Fluke meter

GM Guy

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#1
What is the most versatile meter to use on automotive troubleshooting?
I use a Fluke 87V or 787 process meter at work every day. I prefer Fluke and can buy them at somewhat of a discount. What do the professionals prefer?
 

billr

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#2
My 77 is about 30 yrs. old, and I have always been happy with it. I'll take a peek at the current Fluke products and see what I would wish for if shopping now.
 

billr

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#3
Well, the list from Fluke was quite daunting, my eyes "glazed over" and I kind of figured the 87-5 (87V?) is what I would choose. Getting pulse-width with that is kind of a pain (get duty-cycle and freq, then calculate manually), but I don't often need that capability. I have to admit, I have a nice scope, too, so a basic multimeter is more what I want. I like that the modern meters have more range in the mV/mA ranges, and better fusing for all, including the A ranges. As an add-on, I would look for a plug-in AC/DC current clamp.

What I don't like is that operation of the new meters is so complicated, so many buttons to push and menus to memorize. I'm sure I would learn the "subset" of functions I use most often and ignore the rest. That's the way it is with my (modern) Tek scope...
 
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#4
For most diy automotive applications any simple DVOM is usually adequate. IMHO, Even the cheap (free) Chinese ones at Harbor Frt. will do. If you use one every day as you say then you probably know more about it than I do.
 

nickb2

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#7
If you also need a scope meter, then I would go with a used 98 series and as Billr said, absolutely get an amp probe which is always an option. I get pissed off at fluke for that cuz they are pricey, they could at least throw in an amp claw in there.

A few 98's can be found used for around 5 to 6 bones. However, they are bulky.

I bought a cheap AC/DC amp claw with built in multimeter that states it can read to 1000amps, haven't needed to go that high, I need mostly to go to 500 or so when checking some diesel starters and such.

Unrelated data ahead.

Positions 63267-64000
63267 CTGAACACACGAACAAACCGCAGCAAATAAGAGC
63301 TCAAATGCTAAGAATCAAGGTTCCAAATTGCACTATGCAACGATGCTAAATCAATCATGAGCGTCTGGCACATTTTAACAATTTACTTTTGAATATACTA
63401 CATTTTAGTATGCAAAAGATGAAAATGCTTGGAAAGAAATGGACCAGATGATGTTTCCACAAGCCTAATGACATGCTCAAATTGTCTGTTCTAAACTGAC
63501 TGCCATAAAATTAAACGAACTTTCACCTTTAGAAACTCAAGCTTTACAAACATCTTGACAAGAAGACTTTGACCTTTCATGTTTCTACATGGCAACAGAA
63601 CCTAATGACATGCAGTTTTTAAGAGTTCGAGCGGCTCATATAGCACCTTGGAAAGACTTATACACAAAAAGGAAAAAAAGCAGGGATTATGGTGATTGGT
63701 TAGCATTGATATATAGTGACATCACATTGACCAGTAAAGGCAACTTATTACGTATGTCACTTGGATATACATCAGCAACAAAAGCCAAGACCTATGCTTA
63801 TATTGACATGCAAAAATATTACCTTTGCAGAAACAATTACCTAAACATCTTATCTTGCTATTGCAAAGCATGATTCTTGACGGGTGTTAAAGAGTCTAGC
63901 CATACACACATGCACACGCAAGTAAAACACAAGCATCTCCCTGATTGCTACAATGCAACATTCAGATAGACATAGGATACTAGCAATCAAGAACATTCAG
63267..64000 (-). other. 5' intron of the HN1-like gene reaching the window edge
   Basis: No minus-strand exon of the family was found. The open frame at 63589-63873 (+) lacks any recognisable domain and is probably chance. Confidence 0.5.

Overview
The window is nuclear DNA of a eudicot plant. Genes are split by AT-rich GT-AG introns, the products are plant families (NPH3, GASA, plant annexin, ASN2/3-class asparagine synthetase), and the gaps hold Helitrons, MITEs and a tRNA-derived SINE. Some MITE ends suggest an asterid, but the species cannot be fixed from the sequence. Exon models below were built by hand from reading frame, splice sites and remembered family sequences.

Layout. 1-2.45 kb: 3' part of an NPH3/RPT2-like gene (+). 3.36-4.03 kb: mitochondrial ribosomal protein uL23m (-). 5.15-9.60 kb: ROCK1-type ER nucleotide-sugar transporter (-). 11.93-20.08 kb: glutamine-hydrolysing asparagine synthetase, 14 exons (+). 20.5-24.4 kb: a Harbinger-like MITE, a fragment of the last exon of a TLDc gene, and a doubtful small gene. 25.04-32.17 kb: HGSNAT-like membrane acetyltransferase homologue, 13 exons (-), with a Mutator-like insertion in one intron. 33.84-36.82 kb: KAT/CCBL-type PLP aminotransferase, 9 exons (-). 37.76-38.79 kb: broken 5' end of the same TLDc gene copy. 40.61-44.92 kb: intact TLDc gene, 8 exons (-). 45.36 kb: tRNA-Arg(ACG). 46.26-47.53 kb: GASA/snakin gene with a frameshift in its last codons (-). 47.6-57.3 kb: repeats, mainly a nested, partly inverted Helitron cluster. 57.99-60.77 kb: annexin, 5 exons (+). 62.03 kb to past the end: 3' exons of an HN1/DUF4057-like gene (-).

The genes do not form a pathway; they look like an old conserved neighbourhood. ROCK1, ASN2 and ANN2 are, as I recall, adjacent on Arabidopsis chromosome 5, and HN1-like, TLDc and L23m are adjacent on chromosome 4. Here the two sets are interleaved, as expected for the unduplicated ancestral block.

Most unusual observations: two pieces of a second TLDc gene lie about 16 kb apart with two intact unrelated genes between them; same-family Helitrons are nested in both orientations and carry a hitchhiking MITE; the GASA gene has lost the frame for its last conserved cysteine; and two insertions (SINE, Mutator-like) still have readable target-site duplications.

I use it quite often and it was cheaper than buying the fluke amp claw. I only use the fluke when really in a pinch and need to graph or capture a glitch. For fast and easy use I use the cheap amp claw thingy. :p

Here is what looks similar to what I got, not same, but options and look are identical. It also came with a temp probe which was a surprise.

http://www.ebay.com/itm/ELECTRONIC-...-Probe-Digital-Multimeter-EL655-/112266121735
 

nickb2

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#9
Oh, another goody you might want to look into is a fuse buddy, or make your own.

I sometimes get carried away with threads like this. Sorry for extensive response.;)
 

nickb2

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#10
Pictures of my scanner/troubleshooting cart. Notice the size of the 98II compared to the size of the waist high tool chest. Not something you can bring with you under a dash or in cramped areas. So if you don't need the oscilloscope option, the 88 or 87 should suffice greatly , however, check out the price of the amp probe.

http://www.fluke-direct.ca/product/fluke_i1010_ac_dc_current_clamp

6 bones:eek::money::giveup:
 

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nickb2

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#11
Also, what I like about the EL655, it is small enough to fit into my big bill pant pockets and I can go diagnose a starting and charging situation with only a booster pack and the amp claw. With that, I can switch quickly from starter draw to CCA drain and also determine if voltage reg is doing it's job. The carrying case is about the size of my passed away grandfathers pipe tobacco pouch.

I work in a -40c to -50c environment, so freezing outside setting up hefty and useless leads is not an option, my tears from the winds literately freeze on my face sometimes. That is how cold it gets.
 

GM Guy

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#12
Thanks, billr and nickb2, I appreciate your opinions. I am not a professional wrench, just a diy'er with 3 kids in college, trying to keep a fleet of 6 vehicles reliably working.
I am an electrician/ process control technician by trade and use a variety of really nice, really expensive test instruments. My go to is my Fluke 87V, I often have need to read 4-20 mA and to do that I use my Fluke 771. It reads DC mA inductively. Then I have a Fluke 787 Process meter which I use for a backup or as a second meter in complex troubleshooting scenarios, which is quite rare. Those are just my DVOM's, I have 2 Strongholds cabinets full of specialty test instruments- none of which are designed for automotive. Except for maybe the fluke scope meter, which I have only rare occasion to use at work. I have a 787 that I use in my garage, but it has stopped reading resistance, so I think I'll replace it with an 87V.